The Last Seduction

Spurned by term limitations, Willie Brown turns his political affections on San Francisco. But how long will our small-town ways hold his fancy?

Brown ran again in 1964 and this time beat Gaffney by using the Panhandle freeway crusade to embarrass his opponent. "Whether you like it or not, the State is pushing an ugly, sprawling freeway through your neighborhood," Brown wrote in a letter to voters that year. "Your representative is silent on the issue."

Once in the Assembly, joining John Burton in the freshman class of 1964, Brown made two spectacular blunders. First, he voted against Jesse "Big Daddy" Unruh for speaker. The victorious Unruh banished Brown to Siberia: a tiny, windowless office and seats on the most obscure of committees. Second, he and John Burton sent a telegram -- actually Burton signed Brown's name without telling him -- to French and British officials asking them to mediate an end to the Vietnam War.

Republicans went berserk. They mounted a recall against the two brazen freshman. They even asked that treason charges be brought. By this time, Phil Burton was a power in the U.S. Congress; he called his old Assembly pals from Washington and cooled things down. Brown and Burton further diffused the crisis with private apologies.

Brown's first taste of power in the Assembly came when he was appointed to the lobbyist oversight committee, the Committee on Registration. The pol who would come to be known as "The King of Juice" started out as a reformer, forcing chagrined lobbyists to register and report their donations.

Unruh, the undisputed king of Democratic politics in the state, came to notice Brown's energy. "It's good you're not white," he's said to have told Brown one day. Why? asked the greenhorn legislator. "Because you'd own the place."

After a speakership battle in 1970, Brown found himself with his hands on the main switch of power in Sacramento. He backed Bob Moretti, who won, and was rewarded with the most powerful committee post: chairman of the Ways and Means Committee.

Nearly every piece of legislation passes through this committee, and Brown soon developed a reputation for brilliance -- and arrogance. Sponsors would come before him and he'd cut them off in midsentence, explaining to them what was in their bill. Most of the time, he knew more about sponsor's bill than the sponsor did. He embarrassed them in public, which was uncool and would come back to bite him at a critical juncture in his career.

His tenure on Ways and Means established Brown for the first time as his own man, his own center of power. He was part of the select crew of Senate and Assembly leaders who would convene behind closed doors to hash out the state budget. Under the tutelage of old legislative lions like state Sen. Ralph Collier, Brown began to learn the tricks of insider dealmaking and patronage.

After four years on Ways and Means, and after capturing national attention with a compelling speech at the 1972 Democratic National Convention, Brown thought he was ready for the speakership. But he had miscalculated badly. The enemies he had made on Ways and Means had gone with Leo McCarthy. What hurt the most was that the four deciding votes were black.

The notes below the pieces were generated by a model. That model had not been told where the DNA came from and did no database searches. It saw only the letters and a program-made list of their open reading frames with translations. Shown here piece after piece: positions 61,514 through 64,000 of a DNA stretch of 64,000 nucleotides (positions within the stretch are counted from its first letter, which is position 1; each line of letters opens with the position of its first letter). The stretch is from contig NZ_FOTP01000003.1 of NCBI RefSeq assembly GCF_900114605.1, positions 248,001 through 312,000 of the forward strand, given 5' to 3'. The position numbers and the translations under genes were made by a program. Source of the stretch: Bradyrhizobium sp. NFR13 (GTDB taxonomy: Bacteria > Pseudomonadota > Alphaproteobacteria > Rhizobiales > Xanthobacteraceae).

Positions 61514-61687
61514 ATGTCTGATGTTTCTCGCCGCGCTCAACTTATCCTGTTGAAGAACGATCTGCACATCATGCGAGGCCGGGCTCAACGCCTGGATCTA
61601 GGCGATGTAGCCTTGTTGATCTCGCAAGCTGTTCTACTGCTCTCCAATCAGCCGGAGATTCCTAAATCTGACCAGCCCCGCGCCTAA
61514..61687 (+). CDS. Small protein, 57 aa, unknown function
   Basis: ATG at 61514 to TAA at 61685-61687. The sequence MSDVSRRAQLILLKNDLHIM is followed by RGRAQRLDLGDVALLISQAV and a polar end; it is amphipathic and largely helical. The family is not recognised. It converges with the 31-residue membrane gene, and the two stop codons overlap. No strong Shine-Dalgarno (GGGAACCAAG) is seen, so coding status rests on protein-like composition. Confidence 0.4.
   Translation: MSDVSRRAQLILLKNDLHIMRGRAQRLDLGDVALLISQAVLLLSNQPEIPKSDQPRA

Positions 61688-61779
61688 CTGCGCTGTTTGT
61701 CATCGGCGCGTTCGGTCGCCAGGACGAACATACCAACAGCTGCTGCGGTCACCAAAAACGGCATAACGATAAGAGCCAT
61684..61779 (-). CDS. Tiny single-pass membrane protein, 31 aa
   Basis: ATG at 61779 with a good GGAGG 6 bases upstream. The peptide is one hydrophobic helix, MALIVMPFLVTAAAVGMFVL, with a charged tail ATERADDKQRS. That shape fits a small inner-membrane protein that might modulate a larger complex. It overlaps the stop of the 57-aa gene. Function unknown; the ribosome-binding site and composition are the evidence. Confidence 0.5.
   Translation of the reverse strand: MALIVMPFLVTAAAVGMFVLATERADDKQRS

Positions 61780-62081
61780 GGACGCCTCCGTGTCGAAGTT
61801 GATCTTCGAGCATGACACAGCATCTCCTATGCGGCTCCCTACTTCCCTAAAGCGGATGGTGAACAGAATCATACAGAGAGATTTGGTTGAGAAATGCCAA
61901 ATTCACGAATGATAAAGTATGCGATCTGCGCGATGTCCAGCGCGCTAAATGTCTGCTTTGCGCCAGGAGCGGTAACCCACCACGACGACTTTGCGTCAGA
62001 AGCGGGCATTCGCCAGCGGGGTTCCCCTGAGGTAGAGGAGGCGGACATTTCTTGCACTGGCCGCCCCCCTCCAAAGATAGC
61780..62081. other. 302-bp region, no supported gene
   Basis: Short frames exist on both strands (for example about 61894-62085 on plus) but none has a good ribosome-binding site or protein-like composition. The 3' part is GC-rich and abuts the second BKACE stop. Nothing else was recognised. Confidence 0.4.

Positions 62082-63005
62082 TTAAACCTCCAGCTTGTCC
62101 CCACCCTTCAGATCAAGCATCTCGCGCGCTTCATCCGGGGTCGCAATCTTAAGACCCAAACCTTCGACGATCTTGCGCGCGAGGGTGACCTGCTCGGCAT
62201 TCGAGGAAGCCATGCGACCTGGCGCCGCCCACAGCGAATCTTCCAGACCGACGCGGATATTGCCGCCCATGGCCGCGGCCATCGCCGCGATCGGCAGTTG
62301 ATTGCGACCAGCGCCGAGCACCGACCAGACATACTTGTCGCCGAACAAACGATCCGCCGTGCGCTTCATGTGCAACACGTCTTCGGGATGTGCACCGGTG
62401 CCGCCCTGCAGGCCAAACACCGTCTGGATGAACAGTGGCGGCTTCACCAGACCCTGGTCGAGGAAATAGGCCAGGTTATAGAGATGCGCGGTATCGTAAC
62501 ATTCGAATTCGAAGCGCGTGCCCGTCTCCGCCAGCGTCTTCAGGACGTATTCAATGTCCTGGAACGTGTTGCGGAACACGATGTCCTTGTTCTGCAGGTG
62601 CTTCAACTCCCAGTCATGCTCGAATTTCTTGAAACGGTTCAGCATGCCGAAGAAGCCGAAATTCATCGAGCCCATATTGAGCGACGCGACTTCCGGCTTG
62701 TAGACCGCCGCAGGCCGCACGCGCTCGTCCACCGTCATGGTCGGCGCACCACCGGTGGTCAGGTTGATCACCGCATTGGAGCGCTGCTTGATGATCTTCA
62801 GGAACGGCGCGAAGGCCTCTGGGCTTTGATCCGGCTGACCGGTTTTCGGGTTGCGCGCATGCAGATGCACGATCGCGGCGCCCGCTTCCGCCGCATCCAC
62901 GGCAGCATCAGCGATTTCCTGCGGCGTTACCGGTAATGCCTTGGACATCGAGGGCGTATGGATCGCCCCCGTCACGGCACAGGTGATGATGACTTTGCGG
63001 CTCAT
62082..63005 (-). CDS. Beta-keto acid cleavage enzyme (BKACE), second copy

"He was the smartest, and he lorded it over them," says Public Defender Jeff Brown.

Brown was punished by McCarthy for his temerity and stripped of his Ways and Means assignment. He slunk back to San Francisco, where he began to build up his law practice and transform himself into a City Hall lobbyist who represented mostly developers.

He remained in the Legislature but rarely visited it more than twice a week. All the same, he took on conservatives over the 19th-century sex codes that criminalized homosexuality and adultery, and after a six-year fight won repeal of the archaic laws. Soon enough, McCarthy rehabilitated Brown, putting him on another important committee, Revenue and Taxation, and the Mineola wiz returned to the forefront of Assembly politics.

Still hungry for the speakership, Brown's overarching ambition found the right opening in 1980 when McCarthy and Howard Berman, a Los Angeles Democrat, tore into each other over the speakership. As Berman and McCarthy recruited votes, Brown worked the other side of the aisle, courting Republicans. So quiet were Brown's overtures that McCarthy thought Brown was with him, dispatching him as a representative to talk to Berman's allies.

Throughout the summer, Brown wooed the enemy. To this day they claim he promised them campaign money and committee chairmanships. But they were most willing to listen because they feared Berman and thought Brown's arrogance and inexperience would destroy him in short order. Brown's old mentor, Jesse Unruh, also helped. At the power eatery in Sacramento, Frank Fat's, Unruh held court and convinced hesitant Republicans that Brown was their man.

Summer turned to winter, and McCarthy, realizing he didn't have the votes, threw his support behind Brown. After peeling off two Berman votes, Brown was ready. It went down like this: The Democratic caucus tied, 23-23, and then on the floor Brown polled 28 Republicans, flabbergasting the entire house.


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